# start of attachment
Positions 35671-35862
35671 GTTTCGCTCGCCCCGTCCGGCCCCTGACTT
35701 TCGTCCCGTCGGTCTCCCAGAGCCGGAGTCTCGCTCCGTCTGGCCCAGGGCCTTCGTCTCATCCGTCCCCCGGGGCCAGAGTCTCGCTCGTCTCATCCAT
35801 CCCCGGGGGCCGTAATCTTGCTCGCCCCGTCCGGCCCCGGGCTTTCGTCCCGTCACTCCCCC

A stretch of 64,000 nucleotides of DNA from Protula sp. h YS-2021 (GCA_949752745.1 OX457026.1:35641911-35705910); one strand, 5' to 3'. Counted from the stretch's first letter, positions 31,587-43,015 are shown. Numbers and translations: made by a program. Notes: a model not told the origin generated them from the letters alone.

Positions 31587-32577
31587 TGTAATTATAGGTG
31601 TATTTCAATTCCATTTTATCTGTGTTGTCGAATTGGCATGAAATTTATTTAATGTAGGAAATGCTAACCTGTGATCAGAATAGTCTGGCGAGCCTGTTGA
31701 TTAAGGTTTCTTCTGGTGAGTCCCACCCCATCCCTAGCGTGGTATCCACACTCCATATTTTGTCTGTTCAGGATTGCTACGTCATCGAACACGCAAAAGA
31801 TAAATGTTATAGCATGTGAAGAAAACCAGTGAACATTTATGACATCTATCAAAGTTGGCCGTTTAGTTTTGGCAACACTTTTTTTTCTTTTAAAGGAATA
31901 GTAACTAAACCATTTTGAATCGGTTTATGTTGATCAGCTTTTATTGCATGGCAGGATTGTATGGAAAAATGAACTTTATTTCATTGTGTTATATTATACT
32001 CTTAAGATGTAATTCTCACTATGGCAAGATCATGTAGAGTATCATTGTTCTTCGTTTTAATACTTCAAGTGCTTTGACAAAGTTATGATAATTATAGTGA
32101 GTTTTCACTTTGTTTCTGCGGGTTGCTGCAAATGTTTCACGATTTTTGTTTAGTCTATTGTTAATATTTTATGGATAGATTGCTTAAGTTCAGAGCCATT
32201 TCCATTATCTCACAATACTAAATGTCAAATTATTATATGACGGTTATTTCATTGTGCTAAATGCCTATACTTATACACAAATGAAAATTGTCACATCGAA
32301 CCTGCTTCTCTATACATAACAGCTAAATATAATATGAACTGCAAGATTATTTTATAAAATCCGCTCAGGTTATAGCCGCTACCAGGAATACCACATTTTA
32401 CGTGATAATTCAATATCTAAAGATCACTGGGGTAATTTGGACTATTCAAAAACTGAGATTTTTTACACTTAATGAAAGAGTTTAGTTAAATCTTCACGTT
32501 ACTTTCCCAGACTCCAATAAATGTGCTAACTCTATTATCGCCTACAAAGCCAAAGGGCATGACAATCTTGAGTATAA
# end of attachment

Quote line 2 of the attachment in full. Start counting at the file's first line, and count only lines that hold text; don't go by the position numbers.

35671 GTTTCGCTCGCCCCGTCCGGCCCCTGACTT